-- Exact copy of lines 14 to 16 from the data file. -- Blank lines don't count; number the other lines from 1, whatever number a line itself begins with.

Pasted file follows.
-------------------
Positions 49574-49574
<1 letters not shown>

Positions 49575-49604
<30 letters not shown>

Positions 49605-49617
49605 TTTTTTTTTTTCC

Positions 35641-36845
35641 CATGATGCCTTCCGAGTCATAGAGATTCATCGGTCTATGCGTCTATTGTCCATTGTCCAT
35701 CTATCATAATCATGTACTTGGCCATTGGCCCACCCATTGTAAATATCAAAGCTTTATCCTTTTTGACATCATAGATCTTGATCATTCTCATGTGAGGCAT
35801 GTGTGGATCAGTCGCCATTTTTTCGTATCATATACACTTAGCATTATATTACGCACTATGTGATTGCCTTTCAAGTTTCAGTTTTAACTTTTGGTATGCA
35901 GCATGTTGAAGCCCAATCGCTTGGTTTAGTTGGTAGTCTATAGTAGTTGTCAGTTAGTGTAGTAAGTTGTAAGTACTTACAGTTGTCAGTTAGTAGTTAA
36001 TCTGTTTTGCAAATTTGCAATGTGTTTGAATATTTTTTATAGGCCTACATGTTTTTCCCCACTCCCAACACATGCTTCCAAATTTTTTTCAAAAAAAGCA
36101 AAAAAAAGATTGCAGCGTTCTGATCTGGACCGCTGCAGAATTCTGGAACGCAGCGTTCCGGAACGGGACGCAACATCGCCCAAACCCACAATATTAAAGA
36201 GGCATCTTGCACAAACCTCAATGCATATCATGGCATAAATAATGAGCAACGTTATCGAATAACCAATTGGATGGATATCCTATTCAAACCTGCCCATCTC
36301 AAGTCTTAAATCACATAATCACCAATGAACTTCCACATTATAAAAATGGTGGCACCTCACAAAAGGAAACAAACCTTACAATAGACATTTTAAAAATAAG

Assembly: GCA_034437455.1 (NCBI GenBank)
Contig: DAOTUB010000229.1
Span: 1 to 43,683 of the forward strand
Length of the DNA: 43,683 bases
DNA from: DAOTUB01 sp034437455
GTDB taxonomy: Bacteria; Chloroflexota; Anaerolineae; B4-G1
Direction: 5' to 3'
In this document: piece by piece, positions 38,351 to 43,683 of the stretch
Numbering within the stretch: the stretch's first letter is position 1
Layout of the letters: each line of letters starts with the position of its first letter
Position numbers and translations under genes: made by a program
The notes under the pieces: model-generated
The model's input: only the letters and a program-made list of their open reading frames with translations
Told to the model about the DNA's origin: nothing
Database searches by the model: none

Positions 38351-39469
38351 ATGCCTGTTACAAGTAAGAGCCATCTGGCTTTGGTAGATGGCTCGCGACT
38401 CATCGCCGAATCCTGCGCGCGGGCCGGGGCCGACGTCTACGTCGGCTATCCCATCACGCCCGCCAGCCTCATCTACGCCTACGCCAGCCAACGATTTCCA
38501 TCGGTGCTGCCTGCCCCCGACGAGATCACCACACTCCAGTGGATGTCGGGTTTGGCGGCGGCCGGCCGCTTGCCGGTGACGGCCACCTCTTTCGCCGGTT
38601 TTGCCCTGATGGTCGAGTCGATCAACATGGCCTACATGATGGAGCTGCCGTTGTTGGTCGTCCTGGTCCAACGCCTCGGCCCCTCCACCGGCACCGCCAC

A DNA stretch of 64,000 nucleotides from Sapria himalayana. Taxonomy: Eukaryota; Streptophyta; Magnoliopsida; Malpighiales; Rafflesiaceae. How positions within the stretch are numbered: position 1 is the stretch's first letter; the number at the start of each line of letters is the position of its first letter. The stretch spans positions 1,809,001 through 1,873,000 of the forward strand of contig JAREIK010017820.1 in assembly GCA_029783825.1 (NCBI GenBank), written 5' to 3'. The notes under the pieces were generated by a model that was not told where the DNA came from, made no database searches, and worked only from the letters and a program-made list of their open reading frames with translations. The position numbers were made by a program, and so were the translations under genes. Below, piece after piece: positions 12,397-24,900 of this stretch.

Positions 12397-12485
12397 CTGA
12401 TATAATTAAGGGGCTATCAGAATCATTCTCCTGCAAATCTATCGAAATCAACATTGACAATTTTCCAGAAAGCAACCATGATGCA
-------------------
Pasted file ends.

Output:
36201 GGCATCTTGCACAAACCTCAATGCATATCATGGCATAAATAATGAGCAACGTTATCGAATAACCAATTGGATGGATATCCTATTCAAACCTGCCCATCTC
36301 AAGTCTTAAATCACATAATCACCAATGAACTTCCACATTATAAAAATGGTGGCACCTCACAAAAGGAAACAAACCTTACAATAGACATTTTAAAAATAAG

Assembly: GCA_034437455.1 (NCBI GenBank)